The traditional huge post-Thanksgiving sale day in the US, Black Friday, had South Africans lining up outside stores early on Friday, with stores packed with shoppers and, in some cases, even battles over cheap Coca-Cola.
Checkers, which together with Shoprite is one of the biggest promoters of Black Friday this year, put out an ad beforehand to draw shoppers:
Black Friday is well-known in the US, where people even camp outside major stores like Macy’s the night before – like at a rock concert or in Times Square before New Years – in order to be there first when the doors open and where pitched battles over highly desirable items like TVs have been known to happen. Great Britain introduced Black Friday a few years ago, although this year news reports said retailers were pulling back a bit, after increasingly unruly behaviour by shoppers.
While South Africans were getting used to lining up outside stores and shopping for fast-disappearing items on shelves, in the US it was reported that people this year were doing more shopping online that in stores, according to several news reports.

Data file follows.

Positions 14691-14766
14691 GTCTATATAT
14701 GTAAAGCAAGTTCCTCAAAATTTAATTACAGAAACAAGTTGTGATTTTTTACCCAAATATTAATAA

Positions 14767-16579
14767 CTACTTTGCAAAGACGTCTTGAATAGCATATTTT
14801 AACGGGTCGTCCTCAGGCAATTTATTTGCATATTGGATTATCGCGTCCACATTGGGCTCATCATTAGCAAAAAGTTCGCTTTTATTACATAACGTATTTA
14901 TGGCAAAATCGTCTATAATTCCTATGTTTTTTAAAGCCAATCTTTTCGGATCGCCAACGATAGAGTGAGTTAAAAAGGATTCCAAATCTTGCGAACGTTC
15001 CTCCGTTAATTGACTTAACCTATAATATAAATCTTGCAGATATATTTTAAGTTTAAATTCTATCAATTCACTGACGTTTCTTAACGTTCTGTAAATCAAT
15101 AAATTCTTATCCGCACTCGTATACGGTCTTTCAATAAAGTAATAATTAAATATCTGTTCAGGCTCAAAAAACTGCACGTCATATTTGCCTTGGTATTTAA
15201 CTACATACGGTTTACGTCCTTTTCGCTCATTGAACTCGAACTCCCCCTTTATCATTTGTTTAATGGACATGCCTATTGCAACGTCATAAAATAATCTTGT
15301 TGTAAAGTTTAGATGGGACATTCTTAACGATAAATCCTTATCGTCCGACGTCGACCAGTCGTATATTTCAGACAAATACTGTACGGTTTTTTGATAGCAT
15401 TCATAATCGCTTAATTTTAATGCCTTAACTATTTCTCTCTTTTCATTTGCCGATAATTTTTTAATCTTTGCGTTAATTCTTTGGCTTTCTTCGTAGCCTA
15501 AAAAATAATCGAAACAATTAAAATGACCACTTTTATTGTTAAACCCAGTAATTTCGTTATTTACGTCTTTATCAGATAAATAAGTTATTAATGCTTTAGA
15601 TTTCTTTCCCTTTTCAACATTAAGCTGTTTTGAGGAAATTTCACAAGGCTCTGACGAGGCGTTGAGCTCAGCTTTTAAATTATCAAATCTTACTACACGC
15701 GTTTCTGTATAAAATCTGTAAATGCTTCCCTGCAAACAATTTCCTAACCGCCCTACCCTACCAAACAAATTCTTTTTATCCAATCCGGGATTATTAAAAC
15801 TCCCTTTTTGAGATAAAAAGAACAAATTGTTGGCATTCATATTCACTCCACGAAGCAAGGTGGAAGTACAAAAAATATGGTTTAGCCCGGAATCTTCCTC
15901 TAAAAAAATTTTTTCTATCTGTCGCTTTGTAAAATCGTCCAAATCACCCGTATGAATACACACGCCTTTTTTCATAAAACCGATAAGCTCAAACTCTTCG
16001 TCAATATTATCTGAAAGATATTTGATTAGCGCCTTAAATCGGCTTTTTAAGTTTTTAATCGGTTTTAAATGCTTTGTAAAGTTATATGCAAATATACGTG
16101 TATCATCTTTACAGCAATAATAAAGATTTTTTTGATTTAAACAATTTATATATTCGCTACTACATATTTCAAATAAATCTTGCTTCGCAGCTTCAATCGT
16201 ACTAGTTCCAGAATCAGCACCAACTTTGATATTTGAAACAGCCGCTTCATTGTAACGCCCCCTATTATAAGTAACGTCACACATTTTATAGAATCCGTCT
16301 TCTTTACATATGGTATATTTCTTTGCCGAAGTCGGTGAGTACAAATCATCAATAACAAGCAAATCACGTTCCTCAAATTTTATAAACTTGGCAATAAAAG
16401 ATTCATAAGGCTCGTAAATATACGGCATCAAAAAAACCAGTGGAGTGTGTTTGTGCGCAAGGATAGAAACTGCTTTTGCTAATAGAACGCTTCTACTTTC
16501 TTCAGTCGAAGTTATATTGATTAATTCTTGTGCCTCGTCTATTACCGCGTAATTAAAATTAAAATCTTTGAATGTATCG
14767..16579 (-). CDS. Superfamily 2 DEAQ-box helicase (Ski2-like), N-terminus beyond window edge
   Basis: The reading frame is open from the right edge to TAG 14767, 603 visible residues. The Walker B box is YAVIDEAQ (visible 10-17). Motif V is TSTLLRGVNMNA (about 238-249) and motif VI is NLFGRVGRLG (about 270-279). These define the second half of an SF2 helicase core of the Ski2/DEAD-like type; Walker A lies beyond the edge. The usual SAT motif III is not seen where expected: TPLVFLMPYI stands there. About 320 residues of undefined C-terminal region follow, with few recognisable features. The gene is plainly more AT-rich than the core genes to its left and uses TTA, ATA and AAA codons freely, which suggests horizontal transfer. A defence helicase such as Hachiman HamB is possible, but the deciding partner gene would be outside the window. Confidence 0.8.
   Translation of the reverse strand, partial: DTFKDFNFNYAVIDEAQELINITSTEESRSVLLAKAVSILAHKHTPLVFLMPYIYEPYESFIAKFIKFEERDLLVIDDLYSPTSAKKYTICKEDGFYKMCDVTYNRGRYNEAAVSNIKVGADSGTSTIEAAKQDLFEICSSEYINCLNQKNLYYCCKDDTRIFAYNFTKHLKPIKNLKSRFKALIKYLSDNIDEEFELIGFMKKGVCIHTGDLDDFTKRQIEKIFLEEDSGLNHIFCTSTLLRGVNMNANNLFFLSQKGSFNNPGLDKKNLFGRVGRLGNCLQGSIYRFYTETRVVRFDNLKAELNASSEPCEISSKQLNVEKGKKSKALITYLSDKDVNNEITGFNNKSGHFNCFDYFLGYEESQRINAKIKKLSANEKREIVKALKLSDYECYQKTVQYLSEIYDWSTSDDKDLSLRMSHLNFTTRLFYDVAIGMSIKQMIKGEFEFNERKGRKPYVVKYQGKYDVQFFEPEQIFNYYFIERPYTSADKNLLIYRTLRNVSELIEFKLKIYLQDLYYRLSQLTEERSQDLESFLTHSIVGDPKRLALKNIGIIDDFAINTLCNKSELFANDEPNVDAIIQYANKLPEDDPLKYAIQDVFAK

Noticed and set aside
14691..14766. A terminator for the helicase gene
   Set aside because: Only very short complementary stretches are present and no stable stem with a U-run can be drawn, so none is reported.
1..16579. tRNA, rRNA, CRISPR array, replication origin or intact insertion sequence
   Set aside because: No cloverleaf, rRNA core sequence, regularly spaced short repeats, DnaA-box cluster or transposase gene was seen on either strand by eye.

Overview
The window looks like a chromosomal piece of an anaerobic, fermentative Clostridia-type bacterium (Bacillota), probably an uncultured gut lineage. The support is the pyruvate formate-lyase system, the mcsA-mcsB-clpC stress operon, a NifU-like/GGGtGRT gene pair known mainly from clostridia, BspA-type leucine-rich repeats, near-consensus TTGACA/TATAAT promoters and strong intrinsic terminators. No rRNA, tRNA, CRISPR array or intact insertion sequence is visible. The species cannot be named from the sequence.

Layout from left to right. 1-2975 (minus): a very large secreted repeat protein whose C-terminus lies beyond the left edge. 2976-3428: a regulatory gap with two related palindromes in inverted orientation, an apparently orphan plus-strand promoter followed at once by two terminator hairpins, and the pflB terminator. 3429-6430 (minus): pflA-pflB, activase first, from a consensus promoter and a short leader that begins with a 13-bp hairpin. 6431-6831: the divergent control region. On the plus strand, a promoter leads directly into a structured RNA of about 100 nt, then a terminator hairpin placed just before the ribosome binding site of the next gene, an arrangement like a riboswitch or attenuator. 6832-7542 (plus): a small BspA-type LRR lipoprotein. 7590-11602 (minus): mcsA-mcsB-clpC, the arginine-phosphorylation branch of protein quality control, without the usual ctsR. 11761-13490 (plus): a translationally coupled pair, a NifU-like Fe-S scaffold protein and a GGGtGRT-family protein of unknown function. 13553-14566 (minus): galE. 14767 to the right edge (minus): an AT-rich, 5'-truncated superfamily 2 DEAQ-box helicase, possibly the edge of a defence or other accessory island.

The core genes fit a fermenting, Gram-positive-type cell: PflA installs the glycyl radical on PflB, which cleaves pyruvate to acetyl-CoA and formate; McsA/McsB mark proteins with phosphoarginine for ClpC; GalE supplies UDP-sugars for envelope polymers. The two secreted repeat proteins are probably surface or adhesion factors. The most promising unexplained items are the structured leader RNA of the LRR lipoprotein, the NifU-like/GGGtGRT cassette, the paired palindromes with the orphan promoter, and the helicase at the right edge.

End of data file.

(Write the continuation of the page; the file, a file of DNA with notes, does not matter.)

Checkers was the first food retailer to bring Black Friday to South Africa, in 2014, and a spokesman said this year things like coffee machines and washing powder would be half price. Its store in Sandton was called by one reporter “the epicenter” of Black Friday. Customers interviewed on TV news said they had been standing in line to reach the cashier for several hours.
At a Checkers store in Paarl, one shopper called a radio station to say fights had broken out over Coca-Cola that was for sale and the security guards had to intervene. Pick ‘n Pay also did heavy promotion, promising price cuts of close to 60 percent, although Woolworths said even though it would have specials, it would not have a widespread cost-cutting sale.
Sites like Gearburn and Mybroadband listed electronic items and cameras, among other things, that would be coming up for sale at numerous locations.